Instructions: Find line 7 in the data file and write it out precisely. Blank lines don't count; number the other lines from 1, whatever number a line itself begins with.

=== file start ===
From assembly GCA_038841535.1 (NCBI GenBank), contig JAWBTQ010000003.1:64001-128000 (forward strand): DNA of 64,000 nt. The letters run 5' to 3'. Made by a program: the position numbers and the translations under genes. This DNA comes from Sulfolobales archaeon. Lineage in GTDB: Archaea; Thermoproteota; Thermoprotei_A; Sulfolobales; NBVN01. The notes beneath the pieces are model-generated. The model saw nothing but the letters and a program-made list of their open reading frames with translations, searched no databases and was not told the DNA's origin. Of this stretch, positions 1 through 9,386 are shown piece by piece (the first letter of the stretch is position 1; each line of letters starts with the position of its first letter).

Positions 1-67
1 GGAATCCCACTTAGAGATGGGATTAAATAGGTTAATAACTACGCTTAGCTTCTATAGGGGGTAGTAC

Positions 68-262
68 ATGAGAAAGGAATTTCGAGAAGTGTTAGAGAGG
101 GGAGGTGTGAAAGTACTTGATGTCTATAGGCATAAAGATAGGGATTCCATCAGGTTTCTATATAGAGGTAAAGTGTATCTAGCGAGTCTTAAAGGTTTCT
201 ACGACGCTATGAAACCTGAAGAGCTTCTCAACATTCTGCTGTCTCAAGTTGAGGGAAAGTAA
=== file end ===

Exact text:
201 ACGACGCTATGAAACCTGAAGAGCTTCTCAACATTCTGCTGTCTCAAGTTGAGGGAAAGTAA